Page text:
How to Survive in Volatile Markets: Go Live Your Life

I am quoted in the Washington Post:

“The Dow Jones industrial average, if one goes back to its inception in 1896 and up to the present, has earned 5.6 percent per year on the capital gains of the stocks,” said David Kass, professor of finance at the University of Maryland.

Kass then added another important point: If the dividends those stocks pay to you for owning the stock were used to buy more of the same stock (known as dividend reinvestment), the annual return/gain on the Dow would climb to 10.3 percent per year. That’s a lot. 

If $1,000 were invested in the Dow Jones industrial average at its inception in 1896 (123 years ago), it would be worth $172.5 million today, Kass said

The lesson here is twofold: First, stay in the market because you never know when stocks hit their bottom and rebound. Even Warren Buffett doesn’t know. But they always rebound eventually. Since 1965, the value of the S&P 500 with dividends included has declined in only 11 of the 54 years, or just 20 percent of the time, Kass said. It has gone up in 80 percent of those years.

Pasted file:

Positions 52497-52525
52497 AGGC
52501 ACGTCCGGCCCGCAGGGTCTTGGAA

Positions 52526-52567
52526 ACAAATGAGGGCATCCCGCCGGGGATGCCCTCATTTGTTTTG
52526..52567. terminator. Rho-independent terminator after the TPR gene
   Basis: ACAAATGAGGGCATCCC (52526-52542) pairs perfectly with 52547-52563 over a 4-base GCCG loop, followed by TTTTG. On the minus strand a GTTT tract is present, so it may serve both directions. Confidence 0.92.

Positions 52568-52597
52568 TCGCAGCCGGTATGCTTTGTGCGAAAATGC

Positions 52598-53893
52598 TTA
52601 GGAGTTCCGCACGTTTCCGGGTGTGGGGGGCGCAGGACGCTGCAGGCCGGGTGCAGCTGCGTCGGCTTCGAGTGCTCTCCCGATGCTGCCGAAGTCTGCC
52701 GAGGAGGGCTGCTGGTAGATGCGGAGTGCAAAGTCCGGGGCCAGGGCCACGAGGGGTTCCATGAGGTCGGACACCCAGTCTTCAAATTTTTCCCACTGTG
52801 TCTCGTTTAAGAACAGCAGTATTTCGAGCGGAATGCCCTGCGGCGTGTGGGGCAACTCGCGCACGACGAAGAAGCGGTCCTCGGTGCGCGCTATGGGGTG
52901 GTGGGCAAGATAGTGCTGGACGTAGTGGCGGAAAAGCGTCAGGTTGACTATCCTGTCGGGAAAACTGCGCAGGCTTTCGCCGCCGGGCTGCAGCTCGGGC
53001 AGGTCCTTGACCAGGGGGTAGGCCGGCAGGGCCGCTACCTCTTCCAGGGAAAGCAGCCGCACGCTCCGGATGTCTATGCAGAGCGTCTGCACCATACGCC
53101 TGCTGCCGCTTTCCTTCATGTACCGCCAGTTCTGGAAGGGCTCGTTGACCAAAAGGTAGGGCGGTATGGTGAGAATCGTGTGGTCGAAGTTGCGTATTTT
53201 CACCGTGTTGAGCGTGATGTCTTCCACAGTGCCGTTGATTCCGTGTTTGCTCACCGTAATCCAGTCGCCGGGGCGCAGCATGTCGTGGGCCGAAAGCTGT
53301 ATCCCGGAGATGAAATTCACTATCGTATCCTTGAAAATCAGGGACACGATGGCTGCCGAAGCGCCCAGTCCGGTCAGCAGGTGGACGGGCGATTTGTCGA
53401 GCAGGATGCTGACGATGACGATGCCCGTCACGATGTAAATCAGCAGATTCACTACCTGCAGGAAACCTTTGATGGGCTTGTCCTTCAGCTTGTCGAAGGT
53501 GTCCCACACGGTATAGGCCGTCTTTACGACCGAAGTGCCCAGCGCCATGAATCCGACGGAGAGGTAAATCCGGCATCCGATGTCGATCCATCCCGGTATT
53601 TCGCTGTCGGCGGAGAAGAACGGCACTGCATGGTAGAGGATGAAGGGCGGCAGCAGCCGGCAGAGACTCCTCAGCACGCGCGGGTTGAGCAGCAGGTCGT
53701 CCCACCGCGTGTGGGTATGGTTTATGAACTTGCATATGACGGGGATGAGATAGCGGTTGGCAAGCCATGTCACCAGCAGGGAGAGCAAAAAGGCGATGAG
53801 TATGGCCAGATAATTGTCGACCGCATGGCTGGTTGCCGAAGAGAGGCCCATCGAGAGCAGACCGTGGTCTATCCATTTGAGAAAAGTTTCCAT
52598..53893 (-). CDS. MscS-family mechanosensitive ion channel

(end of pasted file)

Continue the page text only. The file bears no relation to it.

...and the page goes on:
Sometimes the stock market goes down and stays down for a while. But that’s pretty rare. On only one occasion since 1965, Kass said, has the S&P 500 declined three years in a row. That was between 2000 through 2002, otherwise known as the popping of the dot com bubble.

When my colleague said the Dow was at the same spot in late July of 2019 as it was in January of 2018, he wasn’t including the 2.5 percent or so annual dividend yield that you earn on the Dow. Over many years, as Kass points out, dividend reinvestments supercharge your stock returns.

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